Back when I was in the middle of my chocolate chip cookie frenzy (more to do with the technical and scientific side of cookies than eating them; it’s calmed down at the moment), I made up a recipe for these chocolate chip cookies made with almonds and they were a winner, as well as immediately becoming my Dad’s favourite chocolate chip cookies.
Not only are they my Dad’s favourite out of all the chocolate chip cookies I’ve made so far but also the preferred over all the rest. If I’m making any chocolate chip cookies, I have to make at least one batch of these ones as well for him.
I had written down the recipe, a prototype of sorts (sometimes I just write recipes, measurements and all, in much the same way as I’ll write a poem or start a story and they surprisingly often work) and it only needed a few tweaks after I’d made it as written.
These chocolate chip cookies are a soft cookie with a crisp outer edge and moist and chewy inside, oozing with melted chocolate chips. The olive oil and coconut oil play off each other, resulting in an intriguing flavour that can only be described as being at once fruity and buttery. The vanilla extract balances the two oils.
It’s mere hours now before Prince William and Miss Catherine “Kate” Middleton are wed, a wedding that everyone has been highly anticipating. While I don’t know what the level of excitement must be like around the rest of the world, the Royal Couple has received a great deal of media attention here in Canada and I can only imagine what it must be like in England, especially London, right now.
The media frenzy surrounding Price William and Kate has also has seemed to cause great demand and interest in British cuisine. By the time I got round to thinking of making something in honour of the Royal Wedding, it was kind of too late even for something simple so instead I’m posting a recipe round-up of primarily English, or inspired, food that should hit the spot wherever you are if you’re watching the ceremony, which can be watched online (it’s being steamed live on YouTube) or TV. Click over to the official Royal Wedding website for more info on that.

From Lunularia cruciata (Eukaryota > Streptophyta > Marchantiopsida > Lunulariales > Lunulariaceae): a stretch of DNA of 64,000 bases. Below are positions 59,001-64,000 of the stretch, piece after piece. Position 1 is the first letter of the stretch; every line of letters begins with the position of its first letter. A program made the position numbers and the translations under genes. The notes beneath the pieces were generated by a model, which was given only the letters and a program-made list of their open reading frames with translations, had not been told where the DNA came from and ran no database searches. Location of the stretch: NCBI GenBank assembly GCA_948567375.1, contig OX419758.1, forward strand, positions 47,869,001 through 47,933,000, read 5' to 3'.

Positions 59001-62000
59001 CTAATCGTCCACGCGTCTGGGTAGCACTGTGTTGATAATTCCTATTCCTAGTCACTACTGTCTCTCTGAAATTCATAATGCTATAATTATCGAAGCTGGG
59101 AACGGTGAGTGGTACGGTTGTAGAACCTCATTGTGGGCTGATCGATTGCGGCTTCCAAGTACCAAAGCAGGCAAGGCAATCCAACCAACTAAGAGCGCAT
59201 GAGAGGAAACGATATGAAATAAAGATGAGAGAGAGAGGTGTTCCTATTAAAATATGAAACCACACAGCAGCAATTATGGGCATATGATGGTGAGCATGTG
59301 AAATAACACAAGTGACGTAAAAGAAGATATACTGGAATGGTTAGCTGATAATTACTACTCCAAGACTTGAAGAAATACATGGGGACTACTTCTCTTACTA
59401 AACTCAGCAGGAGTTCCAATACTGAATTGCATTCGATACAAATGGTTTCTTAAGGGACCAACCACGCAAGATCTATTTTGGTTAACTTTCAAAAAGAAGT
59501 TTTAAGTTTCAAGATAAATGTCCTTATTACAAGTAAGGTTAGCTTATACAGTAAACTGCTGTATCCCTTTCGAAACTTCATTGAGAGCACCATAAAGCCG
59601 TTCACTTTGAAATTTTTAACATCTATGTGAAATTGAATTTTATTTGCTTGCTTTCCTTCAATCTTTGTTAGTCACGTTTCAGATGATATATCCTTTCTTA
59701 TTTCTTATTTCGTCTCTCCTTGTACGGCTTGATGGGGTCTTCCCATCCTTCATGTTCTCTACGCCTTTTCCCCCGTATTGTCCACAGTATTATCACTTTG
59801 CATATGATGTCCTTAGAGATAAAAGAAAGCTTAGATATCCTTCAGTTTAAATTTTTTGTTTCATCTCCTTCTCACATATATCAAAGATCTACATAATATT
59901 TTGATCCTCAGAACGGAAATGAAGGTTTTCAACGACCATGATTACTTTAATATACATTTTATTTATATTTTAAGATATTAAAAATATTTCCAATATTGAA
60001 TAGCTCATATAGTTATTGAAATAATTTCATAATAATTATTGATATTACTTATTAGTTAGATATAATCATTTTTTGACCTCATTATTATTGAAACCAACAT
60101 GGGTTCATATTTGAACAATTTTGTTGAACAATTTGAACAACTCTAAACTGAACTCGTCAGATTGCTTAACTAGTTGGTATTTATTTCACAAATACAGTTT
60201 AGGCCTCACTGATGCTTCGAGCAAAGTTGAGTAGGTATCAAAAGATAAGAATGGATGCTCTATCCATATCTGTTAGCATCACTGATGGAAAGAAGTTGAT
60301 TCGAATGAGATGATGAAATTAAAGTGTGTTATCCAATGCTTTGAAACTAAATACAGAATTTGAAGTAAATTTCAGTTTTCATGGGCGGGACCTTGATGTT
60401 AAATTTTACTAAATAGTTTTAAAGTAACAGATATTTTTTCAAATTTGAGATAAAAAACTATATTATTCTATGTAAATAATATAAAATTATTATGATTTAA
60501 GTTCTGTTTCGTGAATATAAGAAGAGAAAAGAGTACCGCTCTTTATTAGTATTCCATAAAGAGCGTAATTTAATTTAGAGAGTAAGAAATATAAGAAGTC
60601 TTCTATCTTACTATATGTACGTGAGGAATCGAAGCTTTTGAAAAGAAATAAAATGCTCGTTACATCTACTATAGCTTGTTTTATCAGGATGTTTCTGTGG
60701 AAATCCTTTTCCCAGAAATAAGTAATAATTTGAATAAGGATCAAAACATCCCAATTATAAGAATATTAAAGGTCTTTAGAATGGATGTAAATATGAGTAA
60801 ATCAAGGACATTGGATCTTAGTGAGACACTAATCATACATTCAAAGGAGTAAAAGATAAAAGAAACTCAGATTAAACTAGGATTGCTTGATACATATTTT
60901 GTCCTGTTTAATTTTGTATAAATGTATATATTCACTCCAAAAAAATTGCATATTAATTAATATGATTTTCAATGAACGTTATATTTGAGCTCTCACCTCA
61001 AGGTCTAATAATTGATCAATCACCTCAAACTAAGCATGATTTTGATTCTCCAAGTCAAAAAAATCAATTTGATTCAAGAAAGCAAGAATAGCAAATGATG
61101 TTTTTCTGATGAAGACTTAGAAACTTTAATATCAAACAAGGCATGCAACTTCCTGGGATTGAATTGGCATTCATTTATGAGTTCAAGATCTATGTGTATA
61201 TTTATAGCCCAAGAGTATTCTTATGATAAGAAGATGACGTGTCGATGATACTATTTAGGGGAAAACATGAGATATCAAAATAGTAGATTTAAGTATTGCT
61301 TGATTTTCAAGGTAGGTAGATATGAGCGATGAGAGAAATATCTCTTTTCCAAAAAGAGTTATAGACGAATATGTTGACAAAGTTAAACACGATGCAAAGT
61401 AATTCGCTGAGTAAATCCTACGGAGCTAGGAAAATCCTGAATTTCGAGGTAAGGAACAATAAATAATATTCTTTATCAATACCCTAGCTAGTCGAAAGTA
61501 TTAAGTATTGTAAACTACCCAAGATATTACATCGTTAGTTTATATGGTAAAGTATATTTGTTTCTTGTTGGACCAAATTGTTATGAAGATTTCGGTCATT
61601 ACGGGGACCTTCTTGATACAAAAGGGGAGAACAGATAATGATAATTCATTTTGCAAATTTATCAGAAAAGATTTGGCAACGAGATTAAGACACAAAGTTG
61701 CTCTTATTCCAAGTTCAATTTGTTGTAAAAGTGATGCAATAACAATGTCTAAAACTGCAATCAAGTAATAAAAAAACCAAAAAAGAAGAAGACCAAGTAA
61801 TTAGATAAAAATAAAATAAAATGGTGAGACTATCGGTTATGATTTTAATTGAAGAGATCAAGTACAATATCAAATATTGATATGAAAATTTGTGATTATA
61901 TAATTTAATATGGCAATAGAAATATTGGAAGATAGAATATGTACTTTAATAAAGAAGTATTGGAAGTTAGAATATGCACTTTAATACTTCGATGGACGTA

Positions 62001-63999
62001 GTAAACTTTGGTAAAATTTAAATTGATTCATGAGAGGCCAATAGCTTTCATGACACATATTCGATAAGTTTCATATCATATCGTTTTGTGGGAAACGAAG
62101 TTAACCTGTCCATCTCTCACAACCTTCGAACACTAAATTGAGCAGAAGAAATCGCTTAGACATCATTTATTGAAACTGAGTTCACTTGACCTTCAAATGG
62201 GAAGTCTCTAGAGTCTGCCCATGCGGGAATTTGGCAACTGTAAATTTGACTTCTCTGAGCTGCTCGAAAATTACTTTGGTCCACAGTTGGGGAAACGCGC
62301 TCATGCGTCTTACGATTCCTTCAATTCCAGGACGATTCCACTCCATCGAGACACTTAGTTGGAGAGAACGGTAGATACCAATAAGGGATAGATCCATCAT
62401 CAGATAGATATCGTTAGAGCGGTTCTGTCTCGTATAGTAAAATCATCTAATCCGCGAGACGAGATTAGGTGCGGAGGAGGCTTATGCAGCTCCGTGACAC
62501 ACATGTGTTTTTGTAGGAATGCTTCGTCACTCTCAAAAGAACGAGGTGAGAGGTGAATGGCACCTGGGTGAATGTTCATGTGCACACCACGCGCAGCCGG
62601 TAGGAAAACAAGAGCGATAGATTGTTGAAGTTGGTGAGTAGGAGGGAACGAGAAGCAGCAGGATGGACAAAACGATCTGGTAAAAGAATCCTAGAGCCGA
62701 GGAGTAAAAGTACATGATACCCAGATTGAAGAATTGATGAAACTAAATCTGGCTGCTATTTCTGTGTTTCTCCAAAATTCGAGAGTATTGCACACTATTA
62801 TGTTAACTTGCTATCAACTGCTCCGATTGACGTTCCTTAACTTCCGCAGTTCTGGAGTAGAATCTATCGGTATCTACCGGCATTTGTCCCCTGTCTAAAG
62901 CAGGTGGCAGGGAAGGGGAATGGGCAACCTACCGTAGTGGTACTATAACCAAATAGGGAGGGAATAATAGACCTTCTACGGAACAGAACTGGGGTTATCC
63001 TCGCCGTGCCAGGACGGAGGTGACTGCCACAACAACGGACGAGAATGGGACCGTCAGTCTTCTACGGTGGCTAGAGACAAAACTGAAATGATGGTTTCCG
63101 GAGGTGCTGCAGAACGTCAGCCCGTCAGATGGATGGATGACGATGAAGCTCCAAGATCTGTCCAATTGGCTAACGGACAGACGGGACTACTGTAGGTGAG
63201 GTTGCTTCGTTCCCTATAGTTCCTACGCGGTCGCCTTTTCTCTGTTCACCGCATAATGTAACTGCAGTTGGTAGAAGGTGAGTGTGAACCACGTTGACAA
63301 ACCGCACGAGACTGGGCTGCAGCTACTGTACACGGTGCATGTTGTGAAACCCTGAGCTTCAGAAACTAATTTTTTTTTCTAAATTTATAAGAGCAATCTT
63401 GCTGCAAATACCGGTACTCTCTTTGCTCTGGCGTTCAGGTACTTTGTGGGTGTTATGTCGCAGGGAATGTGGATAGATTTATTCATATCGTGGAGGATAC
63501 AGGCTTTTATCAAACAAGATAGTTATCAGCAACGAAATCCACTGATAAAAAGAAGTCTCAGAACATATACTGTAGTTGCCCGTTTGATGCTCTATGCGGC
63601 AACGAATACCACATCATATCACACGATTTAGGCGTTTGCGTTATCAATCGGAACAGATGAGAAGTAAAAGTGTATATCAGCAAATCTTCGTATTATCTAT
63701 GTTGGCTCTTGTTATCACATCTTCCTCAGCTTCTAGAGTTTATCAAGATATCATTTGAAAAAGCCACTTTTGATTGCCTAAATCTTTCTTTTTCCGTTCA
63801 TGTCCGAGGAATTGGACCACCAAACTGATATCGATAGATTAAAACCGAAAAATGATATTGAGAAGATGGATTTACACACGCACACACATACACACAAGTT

For more recipes, check out my recipe index.
More British fare from other bloggers
If you have any British food recipes on your blog, leave a link to your recipe in a comment and I’ll add them.
I’ve wanted to make a yogurt cake for absolute ages, and when I had the opportunity to make it I turned it into something else that could only be reminiscent of a soufflé.
This is a recipe I’ve been promising for the better part of this month, so I’m happy to be finally sharing it with you.
It all started when I said that I wanted to make a yogurt cake with some fresh blueberries we had. It quickly turned into an idea of a lemon yogurt blueberry cake. It was on a whim but as I ate a bowl of lemon yogurt, I got that baking itch and I acted on it. Going my way again of feeling out what felt right, at that crucial moment when I would add flour I thought that the batter already looked so lovely, what if I just baked it?
As I took photos and followed along with my artist’s temperament that day, I virtually jotted down recipe notes in my shorthand: simplified instructions, details minimal since it’s for me. Most of my recipes are written like that, before I flesh it out. It’s quite a contrast to how I write recipes for this site. This was just one of those times I decide to write it down as I go along, so that I can recreate it again when I want to without trying to remember what I did.
This soufflé, really a flourless cake, is a wonderful thing. Puffed up and beautifully domed, shortly after being pulled out of the oven it sinks into itself. A golden brown exterior makes a striking and elegant contrast to the sunny yellow inside. The lemon flavour itself is delicate; it’s light and satisfying, a lovely way to end a meal.